The Lesson for Equality Winter Olympics (2017)
by RJ Johnson
The first Winter Olympics event dates back to the period of January 25th, 1924 – February 5th, 1924. The event was hosted in Mont Blanc in Chamonix and in Haute-Savoie, France. This was the ice cold kind of atmosphere that got the snowball rolling.
These games consisted of 247 men and 11 women from 16 different nations. At the time, there were only 18 events to compete in, such as ski jump, bobsledding, and hockey.
Throughout the years, many different ethnic groups began taking part in these Winter Olympic games, whereas initially the athletes were predominately white.
2018 truly marks a special year for the Winter Olympics. More than ever this year, the games are strongly pushing diversity and acceptance. With 10 African-Americans and 11 Asian-Americans competing for the United States of America this year, the world is increasingly becoming more aware of the diversity present in modern America.
Jordan Greenway has overcome a 98-year-old racial obstacle this year, becoming the first African American to suit up for the USA Hockey team. Also, Asian-Americans Alex and Maia Shibutani became the first ever ice dancers of Asian descent to win an Olympic medal for the U.S.
In the desperate times that the United States is facing when it comes to several different racial issues, accomplishments like these are huge eye-openers for us all as a society.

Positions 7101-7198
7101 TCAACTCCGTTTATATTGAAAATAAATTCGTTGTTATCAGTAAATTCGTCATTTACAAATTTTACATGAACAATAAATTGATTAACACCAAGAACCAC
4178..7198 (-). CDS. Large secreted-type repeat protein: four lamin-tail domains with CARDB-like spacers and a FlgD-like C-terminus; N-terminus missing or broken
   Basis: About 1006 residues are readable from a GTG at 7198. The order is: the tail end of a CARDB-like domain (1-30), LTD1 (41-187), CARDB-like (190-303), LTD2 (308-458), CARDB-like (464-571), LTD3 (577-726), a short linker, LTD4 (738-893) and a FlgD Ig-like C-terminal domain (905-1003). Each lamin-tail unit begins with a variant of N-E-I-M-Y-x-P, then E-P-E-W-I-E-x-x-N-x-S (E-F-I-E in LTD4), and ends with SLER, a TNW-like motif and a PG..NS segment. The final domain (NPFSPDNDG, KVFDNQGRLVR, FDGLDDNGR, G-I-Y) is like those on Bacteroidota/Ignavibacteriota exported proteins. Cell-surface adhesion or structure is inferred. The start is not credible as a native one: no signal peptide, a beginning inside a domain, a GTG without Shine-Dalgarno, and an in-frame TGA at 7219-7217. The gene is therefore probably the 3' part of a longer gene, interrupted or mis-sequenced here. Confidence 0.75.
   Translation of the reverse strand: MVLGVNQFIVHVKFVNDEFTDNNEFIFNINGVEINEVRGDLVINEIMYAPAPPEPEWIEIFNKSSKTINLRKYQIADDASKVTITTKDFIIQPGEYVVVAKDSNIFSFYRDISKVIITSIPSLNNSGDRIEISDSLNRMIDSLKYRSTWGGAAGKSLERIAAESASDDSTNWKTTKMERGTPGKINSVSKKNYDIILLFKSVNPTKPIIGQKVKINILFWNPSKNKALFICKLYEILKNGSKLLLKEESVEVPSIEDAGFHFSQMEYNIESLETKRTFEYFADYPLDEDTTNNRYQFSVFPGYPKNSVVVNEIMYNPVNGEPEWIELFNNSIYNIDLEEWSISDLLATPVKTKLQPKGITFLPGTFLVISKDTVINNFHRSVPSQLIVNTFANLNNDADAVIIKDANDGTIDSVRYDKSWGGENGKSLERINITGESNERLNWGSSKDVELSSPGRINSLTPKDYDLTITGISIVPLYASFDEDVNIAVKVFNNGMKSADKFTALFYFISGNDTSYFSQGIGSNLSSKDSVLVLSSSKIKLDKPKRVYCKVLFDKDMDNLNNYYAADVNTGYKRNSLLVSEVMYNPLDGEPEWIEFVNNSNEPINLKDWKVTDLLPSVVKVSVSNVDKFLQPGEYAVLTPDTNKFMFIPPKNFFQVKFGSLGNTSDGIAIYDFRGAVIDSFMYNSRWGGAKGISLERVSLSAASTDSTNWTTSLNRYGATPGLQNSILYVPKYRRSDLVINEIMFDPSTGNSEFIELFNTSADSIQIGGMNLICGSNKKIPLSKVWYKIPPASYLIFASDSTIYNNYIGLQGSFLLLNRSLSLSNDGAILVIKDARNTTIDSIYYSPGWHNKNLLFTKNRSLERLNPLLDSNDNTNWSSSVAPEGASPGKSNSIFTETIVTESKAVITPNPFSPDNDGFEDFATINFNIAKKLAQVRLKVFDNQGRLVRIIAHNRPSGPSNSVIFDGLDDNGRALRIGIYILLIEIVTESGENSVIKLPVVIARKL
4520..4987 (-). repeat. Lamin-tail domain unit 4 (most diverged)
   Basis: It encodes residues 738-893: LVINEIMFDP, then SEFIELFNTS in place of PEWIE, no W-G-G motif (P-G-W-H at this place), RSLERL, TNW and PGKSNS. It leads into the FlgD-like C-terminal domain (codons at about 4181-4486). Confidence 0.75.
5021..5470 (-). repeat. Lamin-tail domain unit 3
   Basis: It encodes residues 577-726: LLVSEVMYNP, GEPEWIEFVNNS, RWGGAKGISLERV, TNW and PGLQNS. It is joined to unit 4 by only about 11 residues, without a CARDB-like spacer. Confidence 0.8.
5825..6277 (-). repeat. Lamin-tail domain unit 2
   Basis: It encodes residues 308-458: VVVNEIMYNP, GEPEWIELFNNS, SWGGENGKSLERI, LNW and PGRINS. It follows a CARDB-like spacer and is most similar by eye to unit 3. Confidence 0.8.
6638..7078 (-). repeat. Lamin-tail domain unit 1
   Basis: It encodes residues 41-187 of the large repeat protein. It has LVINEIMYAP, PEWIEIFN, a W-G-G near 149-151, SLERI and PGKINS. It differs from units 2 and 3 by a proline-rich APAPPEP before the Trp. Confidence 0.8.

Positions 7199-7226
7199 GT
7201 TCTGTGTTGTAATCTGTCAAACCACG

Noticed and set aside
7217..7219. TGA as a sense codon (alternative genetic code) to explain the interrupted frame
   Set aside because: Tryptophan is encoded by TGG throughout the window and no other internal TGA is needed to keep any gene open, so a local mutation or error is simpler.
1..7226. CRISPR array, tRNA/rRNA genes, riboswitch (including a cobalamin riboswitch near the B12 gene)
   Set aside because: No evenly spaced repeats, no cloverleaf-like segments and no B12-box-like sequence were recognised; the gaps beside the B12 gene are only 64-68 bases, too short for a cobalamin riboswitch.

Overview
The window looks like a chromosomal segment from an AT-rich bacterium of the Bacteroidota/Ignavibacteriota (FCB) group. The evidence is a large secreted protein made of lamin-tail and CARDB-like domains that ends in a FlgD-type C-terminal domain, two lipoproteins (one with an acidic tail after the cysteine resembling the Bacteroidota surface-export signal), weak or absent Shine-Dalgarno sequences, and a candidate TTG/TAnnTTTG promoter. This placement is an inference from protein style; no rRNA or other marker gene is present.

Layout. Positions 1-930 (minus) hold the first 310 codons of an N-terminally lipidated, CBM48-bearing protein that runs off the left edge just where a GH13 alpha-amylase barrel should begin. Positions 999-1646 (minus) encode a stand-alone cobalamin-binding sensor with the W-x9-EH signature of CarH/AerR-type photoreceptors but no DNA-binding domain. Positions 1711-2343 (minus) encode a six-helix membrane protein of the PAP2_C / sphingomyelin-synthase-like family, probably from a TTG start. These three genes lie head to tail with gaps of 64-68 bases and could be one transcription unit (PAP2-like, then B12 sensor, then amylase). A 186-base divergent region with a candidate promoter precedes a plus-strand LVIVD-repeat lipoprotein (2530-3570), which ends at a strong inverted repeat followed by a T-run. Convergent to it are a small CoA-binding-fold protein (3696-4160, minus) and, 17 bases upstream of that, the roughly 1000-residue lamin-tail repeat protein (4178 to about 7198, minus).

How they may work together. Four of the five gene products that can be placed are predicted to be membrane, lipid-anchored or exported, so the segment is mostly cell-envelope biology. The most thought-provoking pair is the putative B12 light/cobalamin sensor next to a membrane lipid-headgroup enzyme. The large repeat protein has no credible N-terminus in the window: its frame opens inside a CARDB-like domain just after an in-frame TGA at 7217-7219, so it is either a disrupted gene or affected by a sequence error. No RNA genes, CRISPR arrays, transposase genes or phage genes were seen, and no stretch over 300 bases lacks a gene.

These accomplishments by these “minorities” are a constant reminder of all the things we could possibly overcome if we decide to unify as one, relaying the ever powerful message of unity and equality for all.
The Nigerian women’s bobsledding team also emerged this year as the first African country to compete in the sport. As snow is certainly not common in Nigeria, these women had to go above and beyond to practice for these Winter Olympics, using makeshift sleds and courses to practice back home. Even though they placed last in the race, it still showed a lot of heart and initiative to get out there.
“It’s good to see the world finally catching up,” says Aja Evans, a track and field star representing America from Chicago.
Not only have many racial barriers been broken in this year’s Winter Olympics, but a tremendous amount of acceptance has been shown as well. The acceptance of the LGBT community in this year’s Winter Olympics has been huge.
Pyeongchang’s Olympics have seen more publicly open homosexual athletes than ever before. The most noticeable of these openly gay athletes was Canada’s Eric Radford, as he became the first openly gay Olympian to claim gold at a Winter Games event.
Pyeongchang took a totally different approach than Russia did in the last Winter Olympics. Russia made it clear that they had no acceptance for homosexuality whilst hosting in 2014. This tone was set by Sochi’s mayor Anatoly Pakhomov, as he openly stated that there were no gay people in his city, trying to protect Russia’s pride and integrity.
There have been plenty of instances of acceptance and, sadly, disapproval of the gay community domestically and internationally, as the Winter Olympics have shown. The same goes for the discrimination and hate faced by minority groups fighting for equality alongside them.
At the end of the day, we should all accept each other, and set our own pride aside to be able to understand. Understanding is one of the most important parts of acceptance.
Let’s let the minority become the majority.